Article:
Too Much TV: Your TV Talking Points For Thursday, March 23rd, 2023
The latest addition to the Zombie channel watch
Here's everything you need to know about the world of television for Thursday, March 23rd, 2023.
THE LATEST ADDITION TO THE ZOMBIE CHANNEL WATCH
There are an increasing number of what I like to refer to as "zombie TV channels." These are channels that live on only because it's still possible to squeeze a little money out of their existence. They don't have any original programming and often their audiences are so small as to be almost impossible for Nielsen to measure. But even though they are dead they live on in the mother company’s bottom line. Sure the ad revenue on zombie programming isn't huge, but between that and whatever pennies they collect per subscriber in carriage fees, it's almost like printing a small pile of free money every month for the big media companies that own them.
Warner Bros. Discovery has an increasing number of these networks, especially as the programming spend for networks previously owned by Discovery or Scripps continues to decline. There is AHC (American Heroes Channel), which airs primarily decades-old shows about Nazis and The Civil War. Destination America is also long out of the original content game and now re-airs shows such as Flea Market Flip and You Live In What? Discovery Family is the home for old episodes of Cake Boss and Kitchen Crashers. Discovery Life airs 15-year-old episodes of Mystery Diagnosis and A Baby Story.
The newest WBD network to inch towards the zombie category is the Food Network adjacent Cooking Channel. The network began its life as Fine Living in 2001 and the channel primarily aired lifestyle shows targeting an upscale market. But following the 2008 financial collapse, then-owner Scripps pivoted and turned it into a companion network to the Food Network. The switch happened in 2010 with a name change to the Cooking Channel and a healthy dose of original programming. There were new programs from Food Network stalwarts such as Bobby Flay, Emeril Lagasse and Rachael Ray. As well as flurry of new shows that included the Mo Rocca-hosted food education program Food(ography) and the combination reality TV series and cooking show Extra Virgin, featuring slice-of-life footage of actress Debi Mazar, her Italian chef husband Gabriele Cocoros, their two children, and assorted friends and family members.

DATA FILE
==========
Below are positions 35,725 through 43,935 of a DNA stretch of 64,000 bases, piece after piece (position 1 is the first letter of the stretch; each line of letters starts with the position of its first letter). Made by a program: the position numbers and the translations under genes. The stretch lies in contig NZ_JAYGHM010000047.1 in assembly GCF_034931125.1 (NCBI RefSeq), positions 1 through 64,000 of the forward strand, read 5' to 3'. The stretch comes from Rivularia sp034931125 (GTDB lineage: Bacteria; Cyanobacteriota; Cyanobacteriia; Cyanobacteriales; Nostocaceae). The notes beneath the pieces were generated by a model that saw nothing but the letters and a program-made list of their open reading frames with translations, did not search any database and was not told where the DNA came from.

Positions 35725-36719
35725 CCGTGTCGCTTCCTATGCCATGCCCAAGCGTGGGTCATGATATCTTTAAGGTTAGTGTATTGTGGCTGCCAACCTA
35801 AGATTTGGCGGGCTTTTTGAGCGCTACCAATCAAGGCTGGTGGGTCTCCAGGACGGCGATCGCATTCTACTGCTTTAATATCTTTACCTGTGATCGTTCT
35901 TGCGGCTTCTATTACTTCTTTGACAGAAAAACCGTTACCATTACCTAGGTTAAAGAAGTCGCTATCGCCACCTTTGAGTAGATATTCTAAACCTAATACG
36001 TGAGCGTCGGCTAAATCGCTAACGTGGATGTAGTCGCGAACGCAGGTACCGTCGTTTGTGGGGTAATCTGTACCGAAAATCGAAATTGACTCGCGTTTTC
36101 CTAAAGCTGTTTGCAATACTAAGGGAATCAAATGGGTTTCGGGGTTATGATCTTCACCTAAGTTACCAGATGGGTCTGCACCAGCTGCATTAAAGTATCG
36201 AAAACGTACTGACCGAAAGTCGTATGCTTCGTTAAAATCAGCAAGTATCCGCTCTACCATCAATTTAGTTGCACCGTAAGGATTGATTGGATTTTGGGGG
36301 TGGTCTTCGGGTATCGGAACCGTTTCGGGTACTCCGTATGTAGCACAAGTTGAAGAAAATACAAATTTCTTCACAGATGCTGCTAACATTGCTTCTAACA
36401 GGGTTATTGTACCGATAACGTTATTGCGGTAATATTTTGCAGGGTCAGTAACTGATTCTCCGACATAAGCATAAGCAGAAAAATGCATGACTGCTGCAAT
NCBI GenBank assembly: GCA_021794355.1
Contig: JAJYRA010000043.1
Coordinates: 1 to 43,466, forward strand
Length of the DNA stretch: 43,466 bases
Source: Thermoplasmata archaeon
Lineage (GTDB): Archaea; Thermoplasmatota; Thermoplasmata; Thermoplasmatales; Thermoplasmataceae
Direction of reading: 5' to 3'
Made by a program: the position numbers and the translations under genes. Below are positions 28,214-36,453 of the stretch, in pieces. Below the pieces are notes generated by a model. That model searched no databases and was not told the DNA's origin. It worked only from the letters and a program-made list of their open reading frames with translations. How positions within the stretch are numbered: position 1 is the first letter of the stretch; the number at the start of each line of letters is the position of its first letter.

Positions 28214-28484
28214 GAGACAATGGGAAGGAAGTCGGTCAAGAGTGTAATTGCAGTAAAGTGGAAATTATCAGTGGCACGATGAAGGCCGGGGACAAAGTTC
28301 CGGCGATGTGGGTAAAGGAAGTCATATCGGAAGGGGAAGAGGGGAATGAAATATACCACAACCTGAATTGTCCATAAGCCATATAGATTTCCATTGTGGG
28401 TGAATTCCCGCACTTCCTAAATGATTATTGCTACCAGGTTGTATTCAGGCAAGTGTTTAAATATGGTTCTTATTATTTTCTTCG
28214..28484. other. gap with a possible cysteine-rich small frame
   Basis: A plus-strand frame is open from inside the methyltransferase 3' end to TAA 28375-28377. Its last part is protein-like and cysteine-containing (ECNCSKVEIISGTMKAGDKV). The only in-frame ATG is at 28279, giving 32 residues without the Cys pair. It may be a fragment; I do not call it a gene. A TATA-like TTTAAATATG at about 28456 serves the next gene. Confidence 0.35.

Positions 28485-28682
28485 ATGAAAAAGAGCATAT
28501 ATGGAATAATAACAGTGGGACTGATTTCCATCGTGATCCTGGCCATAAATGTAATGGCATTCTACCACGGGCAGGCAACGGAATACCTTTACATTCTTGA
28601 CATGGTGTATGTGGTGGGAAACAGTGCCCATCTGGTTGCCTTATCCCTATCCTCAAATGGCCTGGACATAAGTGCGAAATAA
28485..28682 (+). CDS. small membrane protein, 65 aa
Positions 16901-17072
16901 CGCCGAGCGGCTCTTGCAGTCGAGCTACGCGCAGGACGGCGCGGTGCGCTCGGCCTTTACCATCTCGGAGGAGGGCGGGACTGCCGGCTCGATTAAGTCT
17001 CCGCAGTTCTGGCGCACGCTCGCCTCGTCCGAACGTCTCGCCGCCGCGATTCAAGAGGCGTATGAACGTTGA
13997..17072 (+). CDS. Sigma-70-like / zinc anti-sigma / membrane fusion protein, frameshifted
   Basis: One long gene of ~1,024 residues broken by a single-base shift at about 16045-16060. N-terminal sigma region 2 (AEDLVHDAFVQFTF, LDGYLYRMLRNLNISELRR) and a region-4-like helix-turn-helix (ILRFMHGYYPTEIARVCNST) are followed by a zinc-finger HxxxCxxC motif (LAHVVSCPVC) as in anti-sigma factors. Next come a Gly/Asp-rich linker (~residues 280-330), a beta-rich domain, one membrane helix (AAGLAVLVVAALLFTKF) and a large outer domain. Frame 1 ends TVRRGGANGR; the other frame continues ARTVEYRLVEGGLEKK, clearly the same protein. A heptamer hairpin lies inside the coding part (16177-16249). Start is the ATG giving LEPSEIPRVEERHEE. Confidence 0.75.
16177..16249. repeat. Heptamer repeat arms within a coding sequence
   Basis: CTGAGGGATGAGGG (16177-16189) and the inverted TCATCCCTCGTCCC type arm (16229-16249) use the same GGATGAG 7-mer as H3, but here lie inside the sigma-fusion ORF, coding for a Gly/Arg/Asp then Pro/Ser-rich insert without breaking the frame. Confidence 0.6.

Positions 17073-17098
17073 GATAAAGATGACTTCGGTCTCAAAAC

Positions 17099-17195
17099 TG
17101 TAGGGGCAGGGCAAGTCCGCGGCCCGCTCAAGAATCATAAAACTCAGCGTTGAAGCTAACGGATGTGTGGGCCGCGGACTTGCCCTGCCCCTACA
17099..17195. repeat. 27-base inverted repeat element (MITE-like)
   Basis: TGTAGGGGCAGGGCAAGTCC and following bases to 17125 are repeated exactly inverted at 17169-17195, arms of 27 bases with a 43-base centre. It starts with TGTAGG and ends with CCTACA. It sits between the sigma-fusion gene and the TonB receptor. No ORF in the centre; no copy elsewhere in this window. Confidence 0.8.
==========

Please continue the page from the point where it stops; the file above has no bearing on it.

For years it was the hipper, more quirky alternative for viewers to the Food Network and it seemed on its face to be doing well. But the original productions have mostly disappeared over the past several years as the network's original content budget was cut to nothing but fumes.
The network just released its April schedule and there are a total of *four* new episodes of programming for the entire month. All of them episodes of the short-lived series Best Food Ever, which originally aired on TLC in 2010. So in reality, the only "new" episodes airing on the Cooking Channel next month are four episodes of a show that is actually 13 years old.
Welcome to the land of the dead, Cooking Channel.
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THE BASICS OF STREAMING TV
If you're reading this newsletter, than odds are good you spend more time than the average person thinking about streaming TV. Either you work in the business, write about in some fashion or are just spending way too much time watching streaming television.
But it's easy to forget that most people are not that engaged with the industry and their knowledge of the basic building blocks of our industry is limited.
That's why today I posted the first of what I hope will be a long series of pieces that read as "An Idiot's Guide To Streaming TV." The premiere story is about bingeing and I just lay out the positives and negatives about binge releasing television with a few simple points:
Convenience: Releasing all episodes at once allows viewers to watch the show on their own schedule, which is particularly appealing to those with busy schedules or who live in different time zones. This can make the show more accessible and convenient for a wider range of viewers.
Avoiding spoilers: By releasing all episodes at once, viewers can watch the show without fear of spoilers or having the plot ruined by others who may have seen the next episode. This can create a more immersive viewing experience and keep viewers engaged without having to worry about avoiding spoilers.
So far, the reaction from readers has been very strong. And it's a reminder that even though we get obsessed with the smallest details of the industry, most subscribers don't care. They just want to watch something good.
TWEET OF THE DAY
ODDS AND SODS
* The third and final season of Happy Valley premieres on Monday, May 22nd on AMC+, Acorn TV and BBC America.
* Patrizio Spagnoletto, Warner Bros. Discovery’s global chief marketing officer for streaming talks about the renaming process for HBO Max.
WHAT'S NEW FOR THURSDAY:
Bite Of A Mango (ALLBLK)
City Confidential Season Premiere (A&E)
Only You: An Animated Shorts Collection (HBO Max)
The Lesson Is Murder (Hulu)
The Night Agent Series Premiere (Netflix) - [photo gallery]
The Real Housewives Ultimate Girls Trip (Peacock)
Click Here to see the list of all of the upcoming premiere dates for the next few months.
SEE YOU FRIDAY!
If you have any feedback, send it along to Rick@AllYourScreens.com and follow me on Twitter @aysrick.